That Koguryo has the strongest similarity with Japanese is further explored by Yoshizō Itabashi:
    (アレキサンダー・ボビン/長田俊樹共編 日文研叢書31『日本語系統論の現在』所収 2003年12月 国際日本文化研究センター).

    Itabashi (2003) is based on research by several Japanese Altaic experts dating back to 1970s. An earlier paper by Beckwith is considered as well. Koguryo documents were surveyed to extract 115 Koguryo words. Out of the extracted items, 71 were determined to have cognates in other languages. The number of cognates with Japanese is 47, that with Korean is 32, that with Tungusic languages is 25, and that with Austronesian languages is 8 (categorisation not mutually exclusive). In contrast to Beckwith, Koguryo's relation with Korean is not refuted. Itabashi concludes (the excogitation between the list and the conclusion is beyond my understanding) that Koguryo and Japanese have the closest relationship but the relatedness of the former to Korean cannot be neglected.
  5. Spectre scolaire Senior Member

    Moving around, p.t. Turkey
    Maltese and Russian
    Thanks for updating me about state-of-the-art research on this topic! I am pleased to see that the “Koguryo connection” is by no means a taboo in Japan. Yoshizo Itabashi is a prominent scholar with an exceptional interdisciplinary approach to the subject of “The Prehistory of the Language in the Japanese Archipelago” (just to quote one of his latest publications). And he seems to have taken a special interest in Ainu and Jomon, another “joker” in the imbroglio of languages and cultures in the region.

    –whatever this “Altaic” may have been... The Altaic theory was always a very dim construct, but it still has fierce partisans, and it is surprisingly well-known among ordinary people when talking about the origin of Turkic languages. At least one could say that advanced research conducted by people who call themselves Altaic scholars has made it clear that in science the process of elimination is as important as that of inclusion. The science of linguistics has fought a long battle to assert its place next to more quantifiable research topics. It is only natural that trial and error play a large role. What is not natural in any science is pure speculation. The topic of this thread seems to be free from what has been termed “linguistique fantastique” (cf. French book title from 1983).

    Or, was there ever a Japanese movement corresponding to the Turkish Güneş Dil Teorisi, the infamous “Sun Language Theory”?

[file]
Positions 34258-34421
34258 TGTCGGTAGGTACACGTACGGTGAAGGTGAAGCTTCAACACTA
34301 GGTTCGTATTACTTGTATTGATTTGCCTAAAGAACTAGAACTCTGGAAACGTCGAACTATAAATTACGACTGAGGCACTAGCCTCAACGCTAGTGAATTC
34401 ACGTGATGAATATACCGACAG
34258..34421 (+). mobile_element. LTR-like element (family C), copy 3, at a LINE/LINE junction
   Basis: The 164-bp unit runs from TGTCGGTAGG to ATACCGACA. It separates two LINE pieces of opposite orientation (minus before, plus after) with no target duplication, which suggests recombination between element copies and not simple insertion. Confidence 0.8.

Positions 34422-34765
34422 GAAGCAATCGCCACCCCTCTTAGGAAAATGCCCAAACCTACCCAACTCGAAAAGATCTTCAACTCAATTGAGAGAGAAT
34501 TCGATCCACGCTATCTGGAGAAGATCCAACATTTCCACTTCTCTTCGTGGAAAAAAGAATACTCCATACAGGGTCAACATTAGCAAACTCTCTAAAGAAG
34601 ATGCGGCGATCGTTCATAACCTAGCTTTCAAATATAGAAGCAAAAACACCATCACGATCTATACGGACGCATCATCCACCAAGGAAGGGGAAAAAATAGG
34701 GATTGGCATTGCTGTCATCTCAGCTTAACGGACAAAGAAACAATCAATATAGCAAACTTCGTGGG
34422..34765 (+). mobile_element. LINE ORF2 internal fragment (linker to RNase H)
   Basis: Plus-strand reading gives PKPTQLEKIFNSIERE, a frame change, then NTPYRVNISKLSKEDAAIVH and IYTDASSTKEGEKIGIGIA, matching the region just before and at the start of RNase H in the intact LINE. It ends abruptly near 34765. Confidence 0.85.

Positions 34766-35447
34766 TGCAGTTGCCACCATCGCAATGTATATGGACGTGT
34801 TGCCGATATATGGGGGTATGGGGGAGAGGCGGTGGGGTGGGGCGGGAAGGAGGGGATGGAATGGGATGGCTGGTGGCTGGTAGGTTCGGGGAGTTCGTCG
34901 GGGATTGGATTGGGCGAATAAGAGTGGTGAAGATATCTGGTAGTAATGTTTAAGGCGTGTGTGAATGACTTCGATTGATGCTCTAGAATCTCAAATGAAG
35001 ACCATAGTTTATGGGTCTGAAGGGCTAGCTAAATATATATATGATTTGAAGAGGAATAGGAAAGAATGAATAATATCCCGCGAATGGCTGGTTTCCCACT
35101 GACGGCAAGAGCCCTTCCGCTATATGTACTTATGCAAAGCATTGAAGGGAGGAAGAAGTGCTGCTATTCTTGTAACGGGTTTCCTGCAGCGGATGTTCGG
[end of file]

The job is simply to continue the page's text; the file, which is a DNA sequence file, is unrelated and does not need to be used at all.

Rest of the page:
:) :)
  6. gimochu New Member

    English - American
    There is also a theory that Japanese was manufactured from the Korean language. It holds that that Yasumaro, the author of the Kojiki and the Nihongi, indicates how the Japanese vocabulary was created, using Korean as the starting point. The author points out that Japanese does not have its own counting numbers past 1 to 10, and that many basic words are missing from Japanese. Notably, many of the how-to-say notations from the Kojiki and Nihongi were deleted on their translation into Japanese. I tried to a link to his book, but as I'm a new member, it won't allow me to do so. Try entering the following search terms in Google and you should get to the link for his book: origin japanese language e-pyo chung Alternatively just go to epchung dot com
    Before dismissing this, just take a look and try to argue with it. I think that it makes sense.
    Last edited: Mar 1, 2013
  7. rbrunner Senior Member

    German - Switzerland
    No, I don't think it makes sense. It's a nice story alright, including the conspiracy that is needed to cover the fact that Japanese vocabulary was invented by Koreans.

    What does not make sense? So Koreans invent a new language and manage to completely wipe out any pre-existing language(s) of the Japanese natives, without any traces, and make all people speak that new artifical language? I don't think so. And even if that's possible, why not simply make them speak Korean? Because the new language is "simpler" and can thus learned faster and easier than Korean? Well, it doesn't look like Japanese is particularly simple, right? And if you are inventing a full new "simple" vocabulary, why stick with Korean grammar and not invent a simpler grammar as well?

    And then of course, the conspiracy that completely hides an event that drastically changed the life of millions of people. And nobody nearby in other countries noticed and wrote about that extraordinary event happening in Japan, an event that as far as I know would be without precedent in world history (or those writings are hidden as well). Comes in quite handy, that conspiracy!